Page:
Bobos in Paradise, 72 Virgins Edition
Frank Foer has an interesting theory
: As the Washington Post reports
today, Muslims in the United States—well, at least in the Washington, D.C., area—seem to be migrating out to the exurbs, where an increasing number of mosques are dotting the strip-mall landscape. Since exurbs tend to have considerably less social tension than urban areas do, this might explain why there seem to a lower percentage of pissed-off Muslims, and a lower percentage of Muslim radicals, in the United States than in Europe—where (perhaps) a greater number of young Muslims dwell in urban areas.
Well, assuming everything assumed above, maybe that's true. Then again, exurban living doesn't seem to have stopped the evangelical right from getting so bad-tempered all the time; though perhaps evangelicals are a good deal less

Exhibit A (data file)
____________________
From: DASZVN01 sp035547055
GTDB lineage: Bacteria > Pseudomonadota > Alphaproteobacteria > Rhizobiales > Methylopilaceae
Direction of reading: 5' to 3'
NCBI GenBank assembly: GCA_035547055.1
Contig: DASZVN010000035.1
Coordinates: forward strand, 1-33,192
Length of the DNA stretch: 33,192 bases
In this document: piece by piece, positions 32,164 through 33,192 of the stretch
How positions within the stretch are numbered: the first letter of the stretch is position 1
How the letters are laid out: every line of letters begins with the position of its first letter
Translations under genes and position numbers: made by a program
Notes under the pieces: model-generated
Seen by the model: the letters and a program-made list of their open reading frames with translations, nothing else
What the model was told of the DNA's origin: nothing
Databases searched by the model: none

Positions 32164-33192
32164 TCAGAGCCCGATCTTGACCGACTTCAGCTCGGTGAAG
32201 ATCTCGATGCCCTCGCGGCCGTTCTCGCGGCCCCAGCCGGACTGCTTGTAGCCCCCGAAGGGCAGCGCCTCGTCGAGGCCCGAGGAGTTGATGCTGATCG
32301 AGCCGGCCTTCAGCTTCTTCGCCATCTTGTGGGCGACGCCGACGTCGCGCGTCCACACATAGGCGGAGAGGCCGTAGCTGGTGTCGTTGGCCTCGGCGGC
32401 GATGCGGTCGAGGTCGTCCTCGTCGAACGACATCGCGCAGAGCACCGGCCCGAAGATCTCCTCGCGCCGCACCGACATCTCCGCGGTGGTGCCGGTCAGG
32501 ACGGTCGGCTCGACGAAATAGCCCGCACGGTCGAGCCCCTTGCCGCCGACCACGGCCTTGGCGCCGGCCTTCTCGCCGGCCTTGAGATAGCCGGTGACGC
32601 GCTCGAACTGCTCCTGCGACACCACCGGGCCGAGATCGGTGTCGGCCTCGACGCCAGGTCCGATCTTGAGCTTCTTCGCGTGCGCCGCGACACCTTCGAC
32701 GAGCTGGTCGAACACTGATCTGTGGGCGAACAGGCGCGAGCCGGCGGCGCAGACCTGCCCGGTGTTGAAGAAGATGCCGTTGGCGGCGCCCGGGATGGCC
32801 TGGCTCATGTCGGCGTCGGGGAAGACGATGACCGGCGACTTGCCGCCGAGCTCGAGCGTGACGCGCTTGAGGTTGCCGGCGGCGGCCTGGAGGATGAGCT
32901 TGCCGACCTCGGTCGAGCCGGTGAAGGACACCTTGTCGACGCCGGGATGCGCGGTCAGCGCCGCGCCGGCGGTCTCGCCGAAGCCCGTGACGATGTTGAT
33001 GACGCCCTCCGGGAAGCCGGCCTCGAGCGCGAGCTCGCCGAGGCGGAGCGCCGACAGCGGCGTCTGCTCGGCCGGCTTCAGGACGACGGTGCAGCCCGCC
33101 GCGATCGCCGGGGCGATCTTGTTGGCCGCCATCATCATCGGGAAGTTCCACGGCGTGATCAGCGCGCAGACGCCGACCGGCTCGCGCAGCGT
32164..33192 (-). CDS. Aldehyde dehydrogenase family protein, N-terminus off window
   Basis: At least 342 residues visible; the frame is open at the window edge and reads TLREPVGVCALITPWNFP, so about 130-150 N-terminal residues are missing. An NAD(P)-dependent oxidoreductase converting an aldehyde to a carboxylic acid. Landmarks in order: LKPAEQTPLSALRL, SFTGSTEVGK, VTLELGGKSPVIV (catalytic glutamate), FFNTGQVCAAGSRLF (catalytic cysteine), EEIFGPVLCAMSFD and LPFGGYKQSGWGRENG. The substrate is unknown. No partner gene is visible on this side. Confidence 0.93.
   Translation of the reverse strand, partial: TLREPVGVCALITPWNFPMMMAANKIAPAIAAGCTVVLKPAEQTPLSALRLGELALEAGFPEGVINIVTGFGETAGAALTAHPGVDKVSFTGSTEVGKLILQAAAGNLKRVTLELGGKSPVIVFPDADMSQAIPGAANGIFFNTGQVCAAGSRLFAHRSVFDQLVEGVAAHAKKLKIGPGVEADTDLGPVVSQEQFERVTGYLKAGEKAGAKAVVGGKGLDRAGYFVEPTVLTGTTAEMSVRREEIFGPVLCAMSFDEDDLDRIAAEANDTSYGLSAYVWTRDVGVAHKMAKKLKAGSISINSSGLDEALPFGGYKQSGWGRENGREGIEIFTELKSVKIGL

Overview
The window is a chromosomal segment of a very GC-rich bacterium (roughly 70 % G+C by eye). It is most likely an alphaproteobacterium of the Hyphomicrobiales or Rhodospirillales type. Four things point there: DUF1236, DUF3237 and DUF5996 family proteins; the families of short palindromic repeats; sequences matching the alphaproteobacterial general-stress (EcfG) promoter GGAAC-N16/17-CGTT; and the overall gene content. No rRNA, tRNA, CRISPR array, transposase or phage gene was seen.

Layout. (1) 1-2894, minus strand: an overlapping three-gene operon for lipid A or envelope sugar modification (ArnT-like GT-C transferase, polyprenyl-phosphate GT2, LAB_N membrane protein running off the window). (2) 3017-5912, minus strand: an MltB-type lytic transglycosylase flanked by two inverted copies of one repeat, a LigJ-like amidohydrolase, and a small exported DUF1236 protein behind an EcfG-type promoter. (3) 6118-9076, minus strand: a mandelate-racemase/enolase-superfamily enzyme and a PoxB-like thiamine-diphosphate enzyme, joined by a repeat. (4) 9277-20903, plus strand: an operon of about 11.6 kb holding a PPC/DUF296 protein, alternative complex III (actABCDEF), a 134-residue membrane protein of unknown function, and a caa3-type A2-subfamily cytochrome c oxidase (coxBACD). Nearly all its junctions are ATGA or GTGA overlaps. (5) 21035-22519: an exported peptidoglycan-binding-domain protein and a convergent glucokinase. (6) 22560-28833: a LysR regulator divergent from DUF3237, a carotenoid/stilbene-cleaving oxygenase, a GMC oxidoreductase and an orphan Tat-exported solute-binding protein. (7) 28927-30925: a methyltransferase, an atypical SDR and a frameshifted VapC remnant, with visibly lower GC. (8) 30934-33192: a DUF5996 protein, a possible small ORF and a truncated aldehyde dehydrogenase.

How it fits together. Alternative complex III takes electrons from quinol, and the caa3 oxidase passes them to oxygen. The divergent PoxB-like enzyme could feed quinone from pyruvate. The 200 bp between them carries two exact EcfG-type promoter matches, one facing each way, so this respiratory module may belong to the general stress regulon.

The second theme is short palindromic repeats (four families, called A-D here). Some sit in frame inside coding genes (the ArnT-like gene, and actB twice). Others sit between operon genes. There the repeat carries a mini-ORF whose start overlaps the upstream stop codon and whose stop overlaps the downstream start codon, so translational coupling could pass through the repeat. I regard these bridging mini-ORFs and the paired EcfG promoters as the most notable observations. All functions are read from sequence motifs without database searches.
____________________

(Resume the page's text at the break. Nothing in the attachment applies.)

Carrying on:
angry out among their Home Depots and Olive Gardens than they would be if, say, they were forced to live in the Castro district here in San Francisco. No, but really, David Brooks is probably onto something and one shouldn't underestimate what sort of effects the great suburban migration has had on the United States over the years. If it can help drive a stake through the heart of the welfare state, it can probably attenuate Islamic radicalism.UPDATE:
Richard Posner cooks up
an alternate theory: Maybe the fact that Americans work far more than, say, the French do—some might say we obsess over it—makes the United States a more gratifying place for immigrants to live. Now sure, the sort of restrictive labor laws and high unemployment rates you find in France and Germany might make it more difficult for immigrants to find work. And that in turn might lead to a good deal of resentment. On the other hand, Britain has fairly "liberal" labor laws, a lower unemployment rate
than we do, and yet plenty of angry immigrants, apparently.